a second step of selecting a sponsor message to be associated with the media product, said sponsor message being selected from a plurality of sponsor messages, said second step including accessing an activity log to verify that the total number of times which the sponsor message has been previously presented is less than the number of transaction cycles contracted by the sponsor of the sponsor message;

a third step of providing the media product for sale at an Internet website;

a fourth step of restricting general public access to said media product;

a fifth step of offering to a consumer access to the media product without charge to the consumer on the precondition that the consumer views the sponsor message;

a sixth step of receiving from the consumer a request to view the sponsor message, wherein the consumer submits said request in response to being offered access to the media product;

a seventh step of, in response to receiving the request from the consumer, facilitating the display of a sponsor message to the consumer;

an eighth step of, if the sponsor message is not an interactive message, allowing said consumer access to said media product after said step of facilitating the display of said sponsor message;

a ninth step of, if the sponsor message is an interactive message, presenting at least one query to the consumer and allowing said consumer access to said media product after receiving a response to said at least one query;

a tenth step of recording the transaction event to the activity log, said tenth step including updating the t ...


It's not all that abstract, but I thought there was a requirement for patents to be non-obvious?  This list seems like nothing more than just a business model, not so much a technology or it's implementation.
 
2013-06-24 04:52:30 PM  

hej: hammer85: Wow..that didn't format properly at all....


It's not all that abstract, but I thought there was a requirement for patents to be non-obvious?  This list seems like nothing more than just a business model, not so much a technology or it's implementation.


I'm not making any statements as to the validity of the patent other than someone who did their job stated that it was non-obvious and until the courts say differently it's a valid patent.

I'm just arguing against the moron blogger that says that a fairly specific 11 step method is somehow abstract and therefore be invalidated and that the Federal Circuit are idiots for allowing an abstract idea because he probably only read the title of the patent and went, HOLY shiatBALLS HOW IS THAT ALLOWED?

I mean christ, the moron couldn't even cite the patent number or the claimed language in at least some attempt to prove his point other than patents bad retarded blogger good.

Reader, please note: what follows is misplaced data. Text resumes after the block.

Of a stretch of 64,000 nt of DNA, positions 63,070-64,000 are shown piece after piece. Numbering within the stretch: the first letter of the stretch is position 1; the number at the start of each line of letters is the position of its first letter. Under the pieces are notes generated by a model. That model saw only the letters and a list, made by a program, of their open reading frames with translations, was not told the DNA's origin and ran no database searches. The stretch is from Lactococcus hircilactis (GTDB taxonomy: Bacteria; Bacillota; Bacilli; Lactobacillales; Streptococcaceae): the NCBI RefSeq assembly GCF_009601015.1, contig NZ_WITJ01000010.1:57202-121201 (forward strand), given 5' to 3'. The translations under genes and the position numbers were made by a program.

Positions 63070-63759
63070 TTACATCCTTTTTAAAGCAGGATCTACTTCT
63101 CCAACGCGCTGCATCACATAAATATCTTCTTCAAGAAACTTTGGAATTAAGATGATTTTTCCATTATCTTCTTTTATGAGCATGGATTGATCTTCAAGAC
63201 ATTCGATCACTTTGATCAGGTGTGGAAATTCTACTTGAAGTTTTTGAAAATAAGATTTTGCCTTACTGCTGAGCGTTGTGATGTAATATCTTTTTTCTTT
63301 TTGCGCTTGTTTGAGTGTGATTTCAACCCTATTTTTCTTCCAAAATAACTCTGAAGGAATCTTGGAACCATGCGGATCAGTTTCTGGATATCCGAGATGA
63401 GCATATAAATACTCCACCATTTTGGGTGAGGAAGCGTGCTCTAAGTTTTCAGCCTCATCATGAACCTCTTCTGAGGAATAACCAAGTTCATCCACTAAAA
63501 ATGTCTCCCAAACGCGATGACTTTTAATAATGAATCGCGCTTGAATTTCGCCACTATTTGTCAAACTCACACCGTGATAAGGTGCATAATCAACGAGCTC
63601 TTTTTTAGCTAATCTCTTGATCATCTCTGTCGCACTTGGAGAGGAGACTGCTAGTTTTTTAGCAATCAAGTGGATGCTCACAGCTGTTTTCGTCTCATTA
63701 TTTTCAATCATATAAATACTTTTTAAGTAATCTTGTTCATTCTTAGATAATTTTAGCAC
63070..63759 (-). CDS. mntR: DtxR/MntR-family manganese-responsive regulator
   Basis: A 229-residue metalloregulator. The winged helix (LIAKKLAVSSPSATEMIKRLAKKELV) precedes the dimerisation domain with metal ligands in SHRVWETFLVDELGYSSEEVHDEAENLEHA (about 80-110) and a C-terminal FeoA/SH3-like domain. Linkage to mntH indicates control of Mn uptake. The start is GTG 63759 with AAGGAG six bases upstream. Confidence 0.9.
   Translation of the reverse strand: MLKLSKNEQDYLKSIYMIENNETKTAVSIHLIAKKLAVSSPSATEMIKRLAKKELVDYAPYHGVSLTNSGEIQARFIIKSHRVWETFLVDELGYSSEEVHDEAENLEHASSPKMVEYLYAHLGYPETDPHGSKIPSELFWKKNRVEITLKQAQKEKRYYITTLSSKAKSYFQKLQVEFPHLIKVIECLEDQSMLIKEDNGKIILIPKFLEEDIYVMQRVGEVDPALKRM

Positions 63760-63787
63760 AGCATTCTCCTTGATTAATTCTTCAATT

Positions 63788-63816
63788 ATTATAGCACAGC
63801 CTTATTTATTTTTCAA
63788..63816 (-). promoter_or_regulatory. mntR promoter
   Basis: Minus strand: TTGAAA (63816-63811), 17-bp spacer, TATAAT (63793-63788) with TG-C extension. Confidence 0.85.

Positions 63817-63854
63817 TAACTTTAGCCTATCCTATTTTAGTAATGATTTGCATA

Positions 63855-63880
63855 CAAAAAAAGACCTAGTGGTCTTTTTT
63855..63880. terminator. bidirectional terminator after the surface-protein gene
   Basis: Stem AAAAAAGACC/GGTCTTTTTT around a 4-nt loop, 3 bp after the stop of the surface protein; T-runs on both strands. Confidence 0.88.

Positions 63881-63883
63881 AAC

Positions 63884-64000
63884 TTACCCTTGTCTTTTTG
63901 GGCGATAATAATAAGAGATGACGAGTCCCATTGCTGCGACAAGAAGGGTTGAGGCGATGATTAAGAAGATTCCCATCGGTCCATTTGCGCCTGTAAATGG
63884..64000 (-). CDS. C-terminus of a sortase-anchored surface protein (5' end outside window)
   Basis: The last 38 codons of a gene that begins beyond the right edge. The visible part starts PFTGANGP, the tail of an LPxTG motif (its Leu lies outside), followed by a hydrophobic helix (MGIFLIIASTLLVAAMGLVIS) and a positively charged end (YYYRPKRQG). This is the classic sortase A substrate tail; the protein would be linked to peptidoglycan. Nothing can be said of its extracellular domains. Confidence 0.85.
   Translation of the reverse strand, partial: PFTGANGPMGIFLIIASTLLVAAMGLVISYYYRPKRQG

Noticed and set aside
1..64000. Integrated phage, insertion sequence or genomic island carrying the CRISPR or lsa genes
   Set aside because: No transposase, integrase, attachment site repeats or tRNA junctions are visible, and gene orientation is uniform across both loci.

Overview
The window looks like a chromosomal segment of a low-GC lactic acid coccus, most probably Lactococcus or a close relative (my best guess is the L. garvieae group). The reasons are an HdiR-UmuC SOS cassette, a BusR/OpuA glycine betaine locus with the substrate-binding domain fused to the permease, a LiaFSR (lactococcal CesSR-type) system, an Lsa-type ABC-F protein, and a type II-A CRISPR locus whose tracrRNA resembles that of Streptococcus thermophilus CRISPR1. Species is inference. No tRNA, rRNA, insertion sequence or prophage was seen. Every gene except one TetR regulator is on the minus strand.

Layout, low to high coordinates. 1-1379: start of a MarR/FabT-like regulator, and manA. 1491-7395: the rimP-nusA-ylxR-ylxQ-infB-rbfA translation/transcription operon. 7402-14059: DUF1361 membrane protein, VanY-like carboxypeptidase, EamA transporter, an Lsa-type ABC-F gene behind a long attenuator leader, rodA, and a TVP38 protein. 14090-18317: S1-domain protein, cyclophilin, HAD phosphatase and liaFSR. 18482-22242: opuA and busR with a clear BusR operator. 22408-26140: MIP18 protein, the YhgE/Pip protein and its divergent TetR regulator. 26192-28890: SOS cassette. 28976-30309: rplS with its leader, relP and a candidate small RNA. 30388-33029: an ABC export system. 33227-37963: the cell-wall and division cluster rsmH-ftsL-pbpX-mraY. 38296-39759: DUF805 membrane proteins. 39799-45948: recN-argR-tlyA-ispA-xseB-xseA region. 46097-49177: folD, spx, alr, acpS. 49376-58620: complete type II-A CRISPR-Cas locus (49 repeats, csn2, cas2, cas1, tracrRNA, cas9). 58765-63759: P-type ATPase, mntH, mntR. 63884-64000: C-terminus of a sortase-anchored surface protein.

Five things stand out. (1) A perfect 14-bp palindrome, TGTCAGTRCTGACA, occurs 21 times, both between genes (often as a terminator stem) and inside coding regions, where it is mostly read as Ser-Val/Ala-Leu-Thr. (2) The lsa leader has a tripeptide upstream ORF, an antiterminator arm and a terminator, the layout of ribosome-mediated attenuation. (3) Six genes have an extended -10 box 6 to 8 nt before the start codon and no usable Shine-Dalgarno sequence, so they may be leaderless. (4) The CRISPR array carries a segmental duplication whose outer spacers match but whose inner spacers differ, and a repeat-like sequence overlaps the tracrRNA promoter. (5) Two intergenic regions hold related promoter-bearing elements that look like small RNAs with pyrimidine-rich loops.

2013-06-24 04:54:27 PM  

Teiritzamna: From the article alone i almost got bingo.  

I do however expect that this will be the basis for next year's supreme court ass-beating of the Federal Circuit.


I'm really looking forward to that. SCOTUS already sent it back once.

I've realized that I actually enjoy these legal complexities and subtle judicial biatchslaps. Maybe I should look into patent law, and law school.
 
2013-06-24 04:59:33 PM  
hej:
It's not all that abstract, but I thought there was a requirement for patents to be non-obvious?  This list seems like nothing more than just a business model, not so much a technology or it's implementation.If that list is "nothing more than just a business model, not so much a technology or its implementation," then it's abstract. Non-obviousness is a  different requirement.There are basically four different and independent requirements to getting a patent on a process:1: the claimed process must not be "abstract"2: the claimed process must not be already known
3: the claimed process must not be obvious in view of what is already known4: the claimed process must be sufficiently described in the applicationIf something is just a business model, not a technology or implementation, then it's "abstract" and fails 1. It could be super inventive and novel and nonobvious and well described pass #2-4 perfectly, but isn't patent eligible subject matter under #1.Conversely, something can be totally non-abstract, but be obvious (even if no one has done it before), like "a method for making a sandwich, comprising spreading peanut butter on a first slice of bread;  placing a mixture of tuna fish and chocolate nibs on a second slice of bread; and pressing the two slices of bread together." Totally concrete, probably new, and yet entirely obvious in view of the existence of all those elements and normal sammiches.That claim above may be non-obvious - certainly, no one has shown that prior art exists that proves it's obvious - but the question is whether it's abstract or not.
 
2013-06-24 05:01:17 PM  
Reformatted. Stupid Fark.

If that list is "nothing more than just a business model, not so much a technology or its implementation," then it's abstract.Non-obviousness is adifferent requirement.

There are basically four different and independent requirements to getting a patent on a process:
1: the claimed process must not be "abstract"
2: the claimed process must not be already known